After an elephant was born three months late at Chester Zoo, experts were “amazed.”
Anjan, a rare Asian baby elephant, was born at 25 months.
Because an Asian elephant’s average gestation period is roughly 22 months, scientists assume the elephant’s mother Thi Hi Way, who was a great-grandmother and the herd’s matriarch, lost her baby.
Thi, on the other hand, gave birth to a healthy baby boy, and the family is doing “very well” two weeks later.
At Chester Zoo, Anjan became the seventh member of the Hi Way family and the ninth Asian elephant overall.
The name was chosen to honor Anjan Nath, a notable conservationist with whom the zoo collaborates on a project in Assam, India.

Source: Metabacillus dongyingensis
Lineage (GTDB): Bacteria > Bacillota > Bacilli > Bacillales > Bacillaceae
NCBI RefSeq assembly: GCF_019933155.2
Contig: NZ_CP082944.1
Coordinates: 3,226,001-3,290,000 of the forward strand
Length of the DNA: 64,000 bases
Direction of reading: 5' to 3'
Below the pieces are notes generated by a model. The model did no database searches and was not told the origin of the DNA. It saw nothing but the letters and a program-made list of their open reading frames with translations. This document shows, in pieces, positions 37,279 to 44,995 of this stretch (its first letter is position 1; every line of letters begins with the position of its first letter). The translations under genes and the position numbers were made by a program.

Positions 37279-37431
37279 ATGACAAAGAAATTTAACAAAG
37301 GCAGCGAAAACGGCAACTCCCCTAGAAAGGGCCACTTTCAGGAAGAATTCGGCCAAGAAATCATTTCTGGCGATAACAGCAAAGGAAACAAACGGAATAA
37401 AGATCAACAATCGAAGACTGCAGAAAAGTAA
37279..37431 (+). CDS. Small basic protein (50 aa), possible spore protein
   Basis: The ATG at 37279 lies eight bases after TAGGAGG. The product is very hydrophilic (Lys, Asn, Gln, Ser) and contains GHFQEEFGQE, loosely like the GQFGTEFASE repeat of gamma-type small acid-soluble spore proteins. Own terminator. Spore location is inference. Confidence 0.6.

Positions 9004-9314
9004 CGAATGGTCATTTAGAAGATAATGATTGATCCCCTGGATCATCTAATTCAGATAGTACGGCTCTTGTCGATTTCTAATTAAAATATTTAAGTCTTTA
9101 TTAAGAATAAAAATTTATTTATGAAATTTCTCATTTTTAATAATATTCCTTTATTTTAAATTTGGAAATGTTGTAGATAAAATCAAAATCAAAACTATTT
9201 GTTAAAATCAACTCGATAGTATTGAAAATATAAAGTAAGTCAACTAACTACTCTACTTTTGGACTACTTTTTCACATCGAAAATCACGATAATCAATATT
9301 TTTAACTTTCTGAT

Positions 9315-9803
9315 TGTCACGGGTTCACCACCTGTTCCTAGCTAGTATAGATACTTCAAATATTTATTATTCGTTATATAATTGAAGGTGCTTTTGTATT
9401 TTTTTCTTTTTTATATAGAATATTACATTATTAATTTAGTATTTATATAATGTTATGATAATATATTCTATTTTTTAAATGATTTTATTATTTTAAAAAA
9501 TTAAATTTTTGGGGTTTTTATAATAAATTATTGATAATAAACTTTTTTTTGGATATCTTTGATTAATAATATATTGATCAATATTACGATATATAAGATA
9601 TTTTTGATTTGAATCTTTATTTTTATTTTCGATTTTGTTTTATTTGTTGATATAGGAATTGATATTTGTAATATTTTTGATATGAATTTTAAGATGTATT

The effort was successful in resolving conflict between local communities and surrounding Asian elephant populations, preparing the ground for the species’ future protection.
The baby is a huge boost for endangered species breeding programs, as Asian elephants are on the verge of extinction.
The International Union for Conservation of Nature (IUCN) Red List lists Asian elephants as endangered, citing habitat loss, poaching, illness, and direct human conflict as threats.
For more than 12 years, Chester Zoo conservationists have been trying to combat these challenges in elephant’s home India, using skills and information gained through working with elephant herds in Chester.